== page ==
When you first log in to Google Analytics, it might seem confusing. My advice for beginners? Ignore the home page (it aggregates data from a variety of reports and isn’t a bad thing to look at, but today we are looking at some specific reports to get specific data). Look at the left-hand side of the menu. One of the options you will see is customers who are currently on your website. This is real-time data on what customers are doing at that moment. However, it is such a small sample set that you should ignore that as well. The larger the data set, the more you can learn from it, and the 10 people that are on your site at this exact moment is a tiny data set. Instead, skip down to “Audience” then to “Overview.”  

This will show your audience (user) activity for the entire site during a given date range. I suggest setting the date range to 1 month (top right). As covered in my last blog (LINK), you want to look at data sets of a minimum of two weeks. Generally speaking, a month of data should be enough for you to make educated decisions. Here are the specific data points I suggest you look at on this report:


a) Users

This tells you the number of devices that were on your site during the given date range. This gives you a general idea as to how many people were on your site during the given date range, but keep in mind that a single user could come to your website from multiple devices, and each would be counted as a user. Regardless, this is the most accurate data you have today in analytics as far as the number of users. So, the question is, how many users should you be getting? Roughly 10% of a market is shopping for a car at any given time, but it is entirely unrealistic to think that you will capture that entire market. It is much more reasonable to shoot for somewhere between 1%-3% of your PMA’s population on your site monthly. The goal you set should be realistic. Consider what percentage market share your store owns in your market and set your goal, but 1%-3% of your PMA population is a solid number to set as a goal.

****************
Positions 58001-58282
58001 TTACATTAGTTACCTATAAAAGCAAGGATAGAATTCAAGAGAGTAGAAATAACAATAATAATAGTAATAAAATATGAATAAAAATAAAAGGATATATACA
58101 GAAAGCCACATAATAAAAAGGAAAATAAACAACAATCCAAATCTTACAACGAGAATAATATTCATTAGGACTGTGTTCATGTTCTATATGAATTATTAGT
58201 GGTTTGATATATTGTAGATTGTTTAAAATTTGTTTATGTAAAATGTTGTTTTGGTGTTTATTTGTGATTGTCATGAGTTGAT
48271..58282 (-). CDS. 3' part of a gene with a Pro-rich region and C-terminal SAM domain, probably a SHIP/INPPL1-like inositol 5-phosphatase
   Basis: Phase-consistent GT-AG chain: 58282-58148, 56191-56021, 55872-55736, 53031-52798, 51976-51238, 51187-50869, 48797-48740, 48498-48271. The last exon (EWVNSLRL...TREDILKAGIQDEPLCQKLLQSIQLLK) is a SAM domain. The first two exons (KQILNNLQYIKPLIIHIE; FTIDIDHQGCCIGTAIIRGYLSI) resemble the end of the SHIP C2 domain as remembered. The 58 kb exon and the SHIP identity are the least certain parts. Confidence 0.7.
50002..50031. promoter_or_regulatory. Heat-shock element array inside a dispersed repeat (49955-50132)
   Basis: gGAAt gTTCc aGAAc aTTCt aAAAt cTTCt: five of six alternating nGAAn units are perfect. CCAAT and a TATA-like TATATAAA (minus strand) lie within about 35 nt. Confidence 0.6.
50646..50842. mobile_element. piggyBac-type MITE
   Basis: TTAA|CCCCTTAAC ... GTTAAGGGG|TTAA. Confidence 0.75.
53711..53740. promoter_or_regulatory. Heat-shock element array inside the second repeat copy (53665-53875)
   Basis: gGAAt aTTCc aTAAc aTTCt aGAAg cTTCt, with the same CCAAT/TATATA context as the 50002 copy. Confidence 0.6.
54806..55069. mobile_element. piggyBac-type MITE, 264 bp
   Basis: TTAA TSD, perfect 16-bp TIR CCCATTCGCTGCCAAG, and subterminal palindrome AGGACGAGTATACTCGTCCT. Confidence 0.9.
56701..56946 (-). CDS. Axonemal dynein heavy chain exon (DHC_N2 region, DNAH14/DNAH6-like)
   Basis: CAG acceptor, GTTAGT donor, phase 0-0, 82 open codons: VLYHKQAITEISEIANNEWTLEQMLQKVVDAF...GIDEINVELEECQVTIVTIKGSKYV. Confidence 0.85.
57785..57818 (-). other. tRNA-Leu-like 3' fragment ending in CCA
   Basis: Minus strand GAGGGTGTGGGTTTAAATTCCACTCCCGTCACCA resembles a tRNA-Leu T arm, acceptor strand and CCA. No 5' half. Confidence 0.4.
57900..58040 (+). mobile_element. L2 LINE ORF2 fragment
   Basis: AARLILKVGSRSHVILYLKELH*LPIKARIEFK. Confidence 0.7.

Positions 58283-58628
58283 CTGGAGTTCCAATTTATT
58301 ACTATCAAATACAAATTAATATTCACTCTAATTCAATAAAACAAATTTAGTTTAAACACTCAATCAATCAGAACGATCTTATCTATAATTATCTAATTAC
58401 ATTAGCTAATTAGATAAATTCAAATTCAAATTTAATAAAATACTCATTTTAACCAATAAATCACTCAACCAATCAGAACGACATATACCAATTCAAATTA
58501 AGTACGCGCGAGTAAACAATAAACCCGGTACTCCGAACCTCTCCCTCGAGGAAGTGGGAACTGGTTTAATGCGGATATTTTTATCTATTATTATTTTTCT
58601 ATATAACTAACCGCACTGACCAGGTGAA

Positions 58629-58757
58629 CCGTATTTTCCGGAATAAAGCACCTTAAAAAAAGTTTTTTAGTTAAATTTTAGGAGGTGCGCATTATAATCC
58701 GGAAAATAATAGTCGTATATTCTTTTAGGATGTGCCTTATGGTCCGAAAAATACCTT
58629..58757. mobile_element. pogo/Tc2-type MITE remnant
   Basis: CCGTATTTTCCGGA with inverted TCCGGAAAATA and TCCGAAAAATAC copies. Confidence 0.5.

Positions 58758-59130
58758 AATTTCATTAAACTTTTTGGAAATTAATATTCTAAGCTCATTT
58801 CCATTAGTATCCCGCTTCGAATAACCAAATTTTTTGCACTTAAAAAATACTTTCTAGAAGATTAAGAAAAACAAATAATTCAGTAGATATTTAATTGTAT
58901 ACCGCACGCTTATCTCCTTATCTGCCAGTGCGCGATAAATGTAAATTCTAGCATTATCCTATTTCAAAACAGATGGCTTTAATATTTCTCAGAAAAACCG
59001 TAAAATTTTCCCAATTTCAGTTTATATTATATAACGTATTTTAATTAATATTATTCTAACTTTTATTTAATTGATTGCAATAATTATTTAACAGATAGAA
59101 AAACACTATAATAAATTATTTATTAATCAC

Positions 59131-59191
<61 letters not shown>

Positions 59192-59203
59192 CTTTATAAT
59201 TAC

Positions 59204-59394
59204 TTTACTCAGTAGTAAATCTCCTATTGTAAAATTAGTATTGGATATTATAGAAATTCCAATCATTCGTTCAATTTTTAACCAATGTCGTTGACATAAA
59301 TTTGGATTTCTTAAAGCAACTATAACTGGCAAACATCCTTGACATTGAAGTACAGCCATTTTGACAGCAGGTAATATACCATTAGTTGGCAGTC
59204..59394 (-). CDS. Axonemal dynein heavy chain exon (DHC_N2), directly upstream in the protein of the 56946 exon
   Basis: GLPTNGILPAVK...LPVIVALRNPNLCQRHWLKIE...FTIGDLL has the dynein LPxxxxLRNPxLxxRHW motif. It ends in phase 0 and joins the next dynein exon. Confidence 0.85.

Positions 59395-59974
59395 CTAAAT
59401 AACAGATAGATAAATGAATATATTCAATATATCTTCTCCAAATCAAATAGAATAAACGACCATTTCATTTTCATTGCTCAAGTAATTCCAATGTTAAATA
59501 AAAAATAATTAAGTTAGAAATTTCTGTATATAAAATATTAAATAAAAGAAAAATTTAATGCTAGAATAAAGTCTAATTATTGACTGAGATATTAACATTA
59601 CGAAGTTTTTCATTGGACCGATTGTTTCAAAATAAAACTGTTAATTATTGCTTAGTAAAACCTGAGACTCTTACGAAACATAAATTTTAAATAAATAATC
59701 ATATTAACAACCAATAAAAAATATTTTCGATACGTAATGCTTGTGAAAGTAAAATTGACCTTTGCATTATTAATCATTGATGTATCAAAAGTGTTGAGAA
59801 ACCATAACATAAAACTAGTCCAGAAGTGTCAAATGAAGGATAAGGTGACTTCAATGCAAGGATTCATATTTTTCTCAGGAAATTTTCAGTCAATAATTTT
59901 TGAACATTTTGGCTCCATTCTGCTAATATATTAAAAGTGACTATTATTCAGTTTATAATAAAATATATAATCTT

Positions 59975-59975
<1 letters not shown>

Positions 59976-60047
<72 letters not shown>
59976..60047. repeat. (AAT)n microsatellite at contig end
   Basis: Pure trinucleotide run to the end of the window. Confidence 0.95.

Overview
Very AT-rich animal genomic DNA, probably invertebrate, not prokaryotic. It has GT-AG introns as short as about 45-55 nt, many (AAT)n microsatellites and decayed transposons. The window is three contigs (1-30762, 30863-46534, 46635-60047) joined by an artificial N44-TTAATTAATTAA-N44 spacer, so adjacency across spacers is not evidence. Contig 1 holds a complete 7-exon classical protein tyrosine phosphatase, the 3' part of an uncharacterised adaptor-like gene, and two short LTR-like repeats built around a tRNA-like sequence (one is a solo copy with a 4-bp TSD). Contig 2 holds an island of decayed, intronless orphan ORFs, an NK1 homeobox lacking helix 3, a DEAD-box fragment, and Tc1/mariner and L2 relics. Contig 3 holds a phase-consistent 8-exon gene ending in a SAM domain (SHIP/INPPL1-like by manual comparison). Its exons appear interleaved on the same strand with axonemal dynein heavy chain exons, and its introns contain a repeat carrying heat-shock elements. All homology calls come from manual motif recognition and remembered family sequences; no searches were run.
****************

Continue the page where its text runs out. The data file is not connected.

b) Sessions & Sessions per User

Next, take a look at sessions. This is how many times your users came to your site during the selected date range. Now look at number of sessions per user. Let’s say your website has 10,000 users, with a combined total of 20,000 sessions. That averages 2 sessions per user. This tells you how many times, on average, your users came to your site during the selected date range. You want sessions per user to be as high as possible because it means people are returning to your site. It’s difficult to set an optimum goal for this metric, but you really want to shoot for anything above 1. Again, the higher, the better, but some of the top sites I see range from 1.5-2.0.  


c) Pageviews & Pages/Session

The next metric to look at is pageviews. This tells you how many total pages our users viewed onsite during the selected date range. Now, look at pages/session. This tells you how many pages your users looked at during an average session in the given date range. This is another metric that should to be as high as possible. The more pages your users are looking at, the better. A reasonable goal for this metric is 4 pages/session and above. In general, this means that a user has been to your homepage, SRP, and a couple of VDP’s.


d) Average Session Duration

The average session duration shows how long visitors stay on your website. The longer they are on your website, the more engaging it is to them and, most likely, the lower in the buying funnel they are. You should aim for a 4-5-minute time-on-site for average session duration. If this number is too small, visitors are coming to your website and finding irrelevant information or are not able to find what they want.